The House of the Dead 4 (2005)Edit
In the year 2003, veteran AMS agent James Taylor (from The House of the Dead 2) and newcomer Kate Green are investigating the Goldman Incident of 2000. Following a sudden earthquake, they are shocked to discover that the undead from three years prior have returned, seemingly unharmed, and locked in a lab, but they soon break out and wreak havoc once again. Intent on preventing a nuclear disaster, they must once again cross paths with the seemingly deceased Goldman.
The House of the Dead 4 Special (2006)Edit
Set shortly after the end of The House of the Dead 4, AMS agent Kate Green join forces with fellow AMS agent "G" in order to destroy the "source" of the outbreak.
House of the Dead: Scarlet Dawn (2018)Edit
On January 14, 2018, Sega announced House of the Dead: Scarlet Dawn for arcades.
On December 6, 2006, three years after the events of The House of the Dead 4, Kate Green joins forces with Ryan Taylor - the brother of her late partner, James Taylor - on an undercover mission in a dinner event within Scarecrow's Mansion, until the mysterious manager unleashes his army of creatures upon the dinner guests, and soon the world.
On September 2019, producer Takashi Oda revealed during an interview with SEGA Interactive that he wants to produce three more games for the series.
The Typing of the Dead (1999)Edit
The Typing of the Dead is a revision of The House of the Dead 2 that replaces the game's light guns with QWERTY keyboards. Enemies are defeated by quickly typing out words that appear on the screen, and introduces a variety of challenges. Although designed to improve typing skills, the game has been lauded by critics for its humor and originality. The game was released for arcades, Dreamcast and PC, while a revised version was released for the PlayStation 2 only in Japan.
Zombie Revenge (1999)Edit
Zombie Revenge is a beat 'em up title that was released in arcades and the Dreamcast. After a zombie outbreak devastates the city, AMS agents Stick Breitling, Linda Rotta and Rikiya Busujima are sent to eliminate the threat using their guns, fists and a variety of other weapons, while uncovering the truth behind the mysterious Zed. The game makes numerous references to the series on which it is based, including the Curien Mansion from The House of the Dead serving as the final stage. Also, some of the zombie noises were recycled from the first House of the Dead game.
The Pinball of the Dead (2002)Edit
The Pinball of the Dead is a pinball game released for the Game Boy Advance. Tables, bosses and enemy designs are derived from The House of the Dead 2.
The Typing of the Dead 2 (2007)Edit
Similar to its predecessor, The Typing of the Dead 2 is a revision of The House of the Dead III while retaining the typing gameplay elements of the previous title. It was only released in Japan for the PC.
English of the Dead (2008)Edit
Released in Japan exclusively for the Nintendo DS, the game is designed to help Japanese speakers improve their English language skills. Playing similar to the Typing of the Dead games, enemies are defeated when Japanese words shown on-screen are translated into English. The game makes use of the DS touch screen and speakers.
The House of the Dead: Overkill (2009)Edit
In 1991, Agent G, on his first assignment, teams up with local cop Issac Washington to investigate mysterious disappearances in Louisiana. Unfortunately, they encounter hordes of mutants in Bayou City.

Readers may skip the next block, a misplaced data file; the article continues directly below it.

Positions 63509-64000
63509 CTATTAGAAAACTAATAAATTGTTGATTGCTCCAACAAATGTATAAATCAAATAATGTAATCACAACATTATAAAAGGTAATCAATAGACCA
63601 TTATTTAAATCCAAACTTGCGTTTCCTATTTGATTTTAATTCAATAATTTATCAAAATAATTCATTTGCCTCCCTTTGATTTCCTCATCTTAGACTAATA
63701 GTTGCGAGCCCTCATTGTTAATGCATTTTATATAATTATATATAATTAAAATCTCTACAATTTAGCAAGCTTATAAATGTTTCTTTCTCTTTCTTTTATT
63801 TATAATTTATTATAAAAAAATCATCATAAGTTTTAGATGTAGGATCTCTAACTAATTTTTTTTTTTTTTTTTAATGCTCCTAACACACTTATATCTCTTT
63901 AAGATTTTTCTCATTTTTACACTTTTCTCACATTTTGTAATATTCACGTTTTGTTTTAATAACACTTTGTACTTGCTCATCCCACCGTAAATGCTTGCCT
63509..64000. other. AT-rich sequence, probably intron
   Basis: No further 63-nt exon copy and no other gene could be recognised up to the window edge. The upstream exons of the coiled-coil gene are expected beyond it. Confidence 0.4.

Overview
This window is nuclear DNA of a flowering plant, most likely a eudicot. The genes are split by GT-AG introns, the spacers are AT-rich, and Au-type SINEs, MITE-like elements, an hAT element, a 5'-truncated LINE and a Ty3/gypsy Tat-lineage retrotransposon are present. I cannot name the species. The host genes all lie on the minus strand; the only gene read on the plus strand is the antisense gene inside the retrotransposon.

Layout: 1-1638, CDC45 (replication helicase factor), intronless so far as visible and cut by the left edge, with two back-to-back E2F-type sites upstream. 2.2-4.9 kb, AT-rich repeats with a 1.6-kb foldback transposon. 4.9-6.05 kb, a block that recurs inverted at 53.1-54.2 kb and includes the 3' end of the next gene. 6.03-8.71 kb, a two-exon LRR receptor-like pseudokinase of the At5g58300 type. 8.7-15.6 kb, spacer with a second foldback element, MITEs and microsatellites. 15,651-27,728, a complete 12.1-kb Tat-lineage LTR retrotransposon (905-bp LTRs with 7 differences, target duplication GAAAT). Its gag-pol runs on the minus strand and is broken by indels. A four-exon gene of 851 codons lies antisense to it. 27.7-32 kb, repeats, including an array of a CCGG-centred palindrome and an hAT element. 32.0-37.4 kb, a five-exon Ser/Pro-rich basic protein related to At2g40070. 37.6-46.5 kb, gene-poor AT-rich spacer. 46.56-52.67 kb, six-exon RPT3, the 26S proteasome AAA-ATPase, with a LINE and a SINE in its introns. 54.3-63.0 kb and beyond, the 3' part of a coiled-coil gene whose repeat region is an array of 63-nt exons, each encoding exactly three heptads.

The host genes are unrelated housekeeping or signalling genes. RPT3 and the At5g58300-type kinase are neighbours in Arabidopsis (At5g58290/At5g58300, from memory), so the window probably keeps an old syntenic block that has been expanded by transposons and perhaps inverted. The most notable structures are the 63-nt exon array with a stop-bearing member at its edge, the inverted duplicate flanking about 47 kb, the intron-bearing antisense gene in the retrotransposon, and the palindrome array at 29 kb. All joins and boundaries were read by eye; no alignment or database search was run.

The House of the Dead EX (2009)Edit
The House of the Dead EX is a more casual spin-off to the main games and adds a more humorous twist to the series. Players play either as Zobio or Zobiko, a pair of young zombies in love, who seek to escape from captivity. As opposed to the general gameplay of the series, EX's levels are made up of a series of minigames. Sections are split up into various paths, some of which use the lightgun, such as shooting apples, and others which use a foot pedal on the machine, such as stomping on spiders. The goal of each level is to fulfil a quota within the time limit, indicated by long hands reaching towards each other. It runs on the Lindbergh arcade system and is also the first game in the series to use a pedal. The game was slated for release in December 2008, but was released later in 2009.
Sega Golden Gun (2011)Edit
Sega Golden Gun is technically not part of The House of the Dead series, but is related due to using The House of the Dead 4's engine. The game features a Chinese setting, and not only has zombies, but also phantoms and related fantasy creatures, the latter of which are reincarnated through resurrected historical figures (Zhang Jiao (from Romance of the Three Kingdoms) as the Black Tortoise, Gao Qiu (from Water Margin) as the Azure Dragon, and Daji (from Fengshen Yanyi) as the White Tiger). The game has three stages which are linear depending on which stage was selected first, all of which also include a mid-boss battle against Sun Wukong (the game keeps his real identity a secret while nicknaming him "The Monkey King") from Journey to the West.
At the end of the game the players face off against the final boss, a revived gigantic Emperor with the Vermilion Bird possessing him to gain the ability to levitate.
The Typing of the Dead: Overkill (2013)Edit
Released for PC via Steam, The Typing of the Dead: Overkill is the second sequel of the original spin-off game, The Typing of the Dead. Unlike previous installments, there is no arcade version of this game, though it does come with a mouse-based version of The House of the Dead: Overkill Extended Cut. Like its predecessors, the game replaces the usual rail-shooter gameplay with typing gameplay elements, this time with a modified The House of the Dead: Overkill engine.
Darts of the Dead (2017)Edit
This section needs expansion. You can help by adding to it. (November 2017)
Darts of the Dead is a darts game themed around House of the dead on the DARTSLIVE2 platform.
The House of the Dead 2 & 3 Return (2008)Edit